The Road to Submission

For all the years I’ve been writing, brainstorming and toiling over craft, taking classes and swapping feedback, I’ve never gotten this close to actually submitting my work to agents. And suddenly, in the midst of a pandemic, during the most hated year of the millennium so far, it’s about to happen. I’m bursting with feelings.

First of all, I’m thankful that unlike so many of my friends who are encountering a creative dry spell, this long-lasting quarantine has provided me with endless time to take my writing seriously. Since April, I’ve gone through two more novel drafts, and I’m now working on what I’m hoping will be my last one. In the past week, I’ve also gone through several drafts of my synopsis and brushed up my query letter. I’m ready for action.

On the other hand, years of membership to online submission groups have prepared me to be realistic: I can’t expect that things will work out right away. Some people submit the same novel for years and years, and never find an agent. Of course I’m hoping that won’t be me, but what if it is? I need to maintain momentum, and stand firm in my convictions that my novel deserves to be read, that it will benefit the world is some way. I don’t have a great track record in coping with rejection, so I can only hope the thickening of my skin isn’t too painful a process.

I think the only antidote so demoralization is to always be working on the next project. Which for me is not a problem, because I’m only happy when I am creating. I know how such a declaration could come across. “Look at me, I’m so fabulously creative! I’m a true artist!” But really, when I’m not working on a story, I feel that there’s something lacking in my life. I can do it for a week or so maximum, before I start to question my entire existence. So as wonderful as it is to have such a drive, it’s also a curse. I find it horrifically stifling to have to focus my energies on jobs that distract me from my writing. My need to pay rent is in constant opposition with my need to create. Now that I’m between jobs again, I’m feeling the struggle more than ever. At some point, sooner than later, I’ll have to sacrifice all this glorious time I’ve been gifted.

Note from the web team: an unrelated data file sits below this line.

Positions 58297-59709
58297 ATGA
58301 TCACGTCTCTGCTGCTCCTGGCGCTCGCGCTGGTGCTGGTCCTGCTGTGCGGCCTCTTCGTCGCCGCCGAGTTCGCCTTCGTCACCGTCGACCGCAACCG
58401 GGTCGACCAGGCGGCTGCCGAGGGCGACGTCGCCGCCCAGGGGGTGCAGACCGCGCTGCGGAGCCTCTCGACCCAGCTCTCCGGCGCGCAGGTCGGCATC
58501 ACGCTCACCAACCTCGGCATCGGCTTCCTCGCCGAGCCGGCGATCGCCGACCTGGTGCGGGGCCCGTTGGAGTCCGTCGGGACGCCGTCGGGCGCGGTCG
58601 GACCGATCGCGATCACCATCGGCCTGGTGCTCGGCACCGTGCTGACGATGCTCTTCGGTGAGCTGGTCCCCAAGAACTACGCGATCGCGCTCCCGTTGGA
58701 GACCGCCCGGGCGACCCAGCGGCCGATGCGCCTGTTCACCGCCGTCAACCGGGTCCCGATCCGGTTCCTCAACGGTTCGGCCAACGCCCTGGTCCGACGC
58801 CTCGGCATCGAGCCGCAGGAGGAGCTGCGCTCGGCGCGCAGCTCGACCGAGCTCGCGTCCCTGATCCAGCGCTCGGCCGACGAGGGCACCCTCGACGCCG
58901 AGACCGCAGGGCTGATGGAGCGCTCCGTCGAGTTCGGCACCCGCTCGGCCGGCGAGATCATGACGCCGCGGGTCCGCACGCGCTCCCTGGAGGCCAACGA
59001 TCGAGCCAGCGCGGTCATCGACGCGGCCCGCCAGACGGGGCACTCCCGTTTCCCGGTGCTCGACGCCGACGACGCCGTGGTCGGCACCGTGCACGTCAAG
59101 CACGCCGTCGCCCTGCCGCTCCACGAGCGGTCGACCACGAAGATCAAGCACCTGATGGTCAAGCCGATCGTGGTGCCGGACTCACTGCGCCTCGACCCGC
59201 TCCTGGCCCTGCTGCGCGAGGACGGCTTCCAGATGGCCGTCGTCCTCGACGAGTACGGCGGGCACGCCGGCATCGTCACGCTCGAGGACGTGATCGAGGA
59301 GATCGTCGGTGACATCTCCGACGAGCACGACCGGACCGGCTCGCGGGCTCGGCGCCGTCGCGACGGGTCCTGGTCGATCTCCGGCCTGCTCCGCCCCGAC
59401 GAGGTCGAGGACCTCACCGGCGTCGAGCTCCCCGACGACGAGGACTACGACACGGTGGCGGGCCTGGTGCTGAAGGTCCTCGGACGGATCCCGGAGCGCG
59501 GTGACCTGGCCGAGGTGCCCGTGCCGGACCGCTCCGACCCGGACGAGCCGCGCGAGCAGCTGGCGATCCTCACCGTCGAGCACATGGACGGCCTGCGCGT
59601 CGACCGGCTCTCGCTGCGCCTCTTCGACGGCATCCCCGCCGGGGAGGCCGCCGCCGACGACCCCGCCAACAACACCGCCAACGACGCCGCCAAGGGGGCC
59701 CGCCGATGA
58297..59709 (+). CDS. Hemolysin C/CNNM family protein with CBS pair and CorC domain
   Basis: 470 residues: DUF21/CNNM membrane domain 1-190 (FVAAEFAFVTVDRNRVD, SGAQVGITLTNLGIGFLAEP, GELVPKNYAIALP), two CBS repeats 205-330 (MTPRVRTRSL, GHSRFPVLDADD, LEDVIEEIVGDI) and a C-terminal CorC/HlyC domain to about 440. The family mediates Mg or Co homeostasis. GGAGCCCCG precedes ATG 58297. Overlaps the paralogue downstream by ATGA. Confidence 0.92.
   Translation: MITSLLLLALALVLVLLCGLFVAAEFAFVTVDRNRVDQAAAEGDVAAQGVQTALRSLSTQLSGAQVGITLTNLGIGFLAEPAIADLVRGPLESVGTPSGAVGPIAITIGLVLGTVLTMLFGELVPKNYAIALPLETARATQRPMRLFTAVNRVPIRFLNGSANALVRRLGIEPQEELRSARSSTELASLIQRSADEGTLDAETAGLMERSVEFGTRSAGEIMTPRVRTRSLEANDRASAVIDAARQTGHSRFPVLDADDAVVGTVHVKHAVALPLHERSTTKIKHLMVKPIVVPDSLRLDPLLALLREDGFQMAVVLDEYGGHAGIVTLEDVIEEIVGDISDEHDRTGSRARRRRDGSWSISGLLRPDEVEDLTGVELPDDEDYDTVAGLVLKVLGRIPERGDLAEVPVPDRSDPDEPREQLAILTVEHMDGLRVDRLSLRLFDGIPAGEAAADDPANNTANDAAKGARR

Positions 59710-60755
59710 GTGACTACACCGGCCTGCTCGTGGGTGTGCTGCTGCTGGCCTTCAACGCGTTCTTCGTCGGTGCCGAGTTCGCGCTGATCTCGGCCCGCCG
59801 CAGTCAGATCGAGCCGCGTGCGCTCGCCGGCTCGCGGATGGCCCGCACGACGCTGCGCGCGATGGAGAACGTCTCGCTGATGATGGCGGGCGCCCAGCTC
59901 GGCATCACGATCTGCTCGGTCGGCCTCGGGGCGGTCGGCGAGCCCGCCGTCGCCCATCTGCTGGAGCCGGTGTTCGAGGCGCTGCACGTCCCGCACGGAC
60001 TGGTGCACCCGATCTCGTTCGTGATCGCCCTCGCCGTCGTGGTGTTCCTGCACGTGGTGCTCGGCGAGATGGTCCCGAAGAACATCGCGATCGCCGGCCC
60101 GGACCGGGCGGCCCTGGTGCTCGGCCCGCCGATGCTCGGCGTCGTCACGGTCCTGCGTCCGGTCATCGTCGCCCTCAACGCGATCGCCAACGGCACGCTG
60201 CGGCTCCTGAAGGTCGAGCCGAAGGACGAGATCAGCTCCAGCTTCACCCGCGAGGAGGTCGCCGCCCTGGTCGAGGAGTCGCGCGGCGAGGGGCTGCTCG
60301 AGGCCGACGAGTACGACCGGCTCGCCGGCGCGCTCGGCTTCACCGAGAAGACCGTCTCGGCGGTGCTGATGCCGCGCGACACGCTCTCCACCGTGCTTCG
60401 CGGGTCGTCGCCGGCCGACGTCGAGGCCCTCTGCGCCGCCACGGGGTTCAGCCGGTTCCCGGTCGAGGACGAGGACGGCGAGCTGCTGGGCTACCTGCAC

There’s no easy solution to my problem, and so I’m blundering forward, ignoring it until it becomes dire, for the sake of my art. I want to be fully present as I start the submission process. I want to take meticulous notes on who I’ve queried, and why, and be sure I follow every last instruction, so as not to have my novel eliminated due to carelessness. And while I’m doing all that, I also want to begin shaping that elusive idea, already drifting in the back of my mind.

I want this to be my life, and if I don’t allow myself to put in the effort, it never will be.

 

One Comment Add yours

  1. Blundering forward is pretty much the only way to go about it I think. I’ve gone through three manuscripts and I still pretty much blunder through everything, albeit a little less clumsily each time. Wishing you the best, Lara!

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